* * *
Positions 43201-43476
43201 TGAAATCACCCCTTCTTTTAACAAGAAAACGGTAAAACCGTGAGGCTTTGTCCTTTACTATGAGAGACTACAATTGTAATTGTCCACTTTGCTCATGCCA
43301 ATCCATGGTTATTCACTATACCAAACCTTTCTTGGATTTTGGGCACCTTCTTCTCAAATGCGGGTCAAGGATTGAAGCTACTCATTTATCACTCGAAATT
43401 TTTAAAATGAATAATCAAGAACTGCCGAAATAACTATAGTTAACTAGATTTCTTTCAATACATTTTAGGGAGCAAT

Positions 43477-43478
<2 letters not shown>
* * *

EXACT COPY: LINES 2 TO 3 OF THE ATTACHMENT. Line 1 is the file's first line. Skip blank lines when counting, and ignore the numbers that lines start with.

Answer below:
43201 TGAAATCACCCCTTCTTTTAACAAGAAAACGGTAAAACCGTGAGGCTTTGTCCTTTACTATGAGAGACTACAATTGTAATTGTCCACTTTGCTCATGCCA
43301 ATCCATGGTTATTCACTATACCAAACCTTTCTTGGATTTTGGGCACCTTCTTCTCAAATGCGGGTCAAGGATTGAAGCTACTCATTTATCACTCGAAATT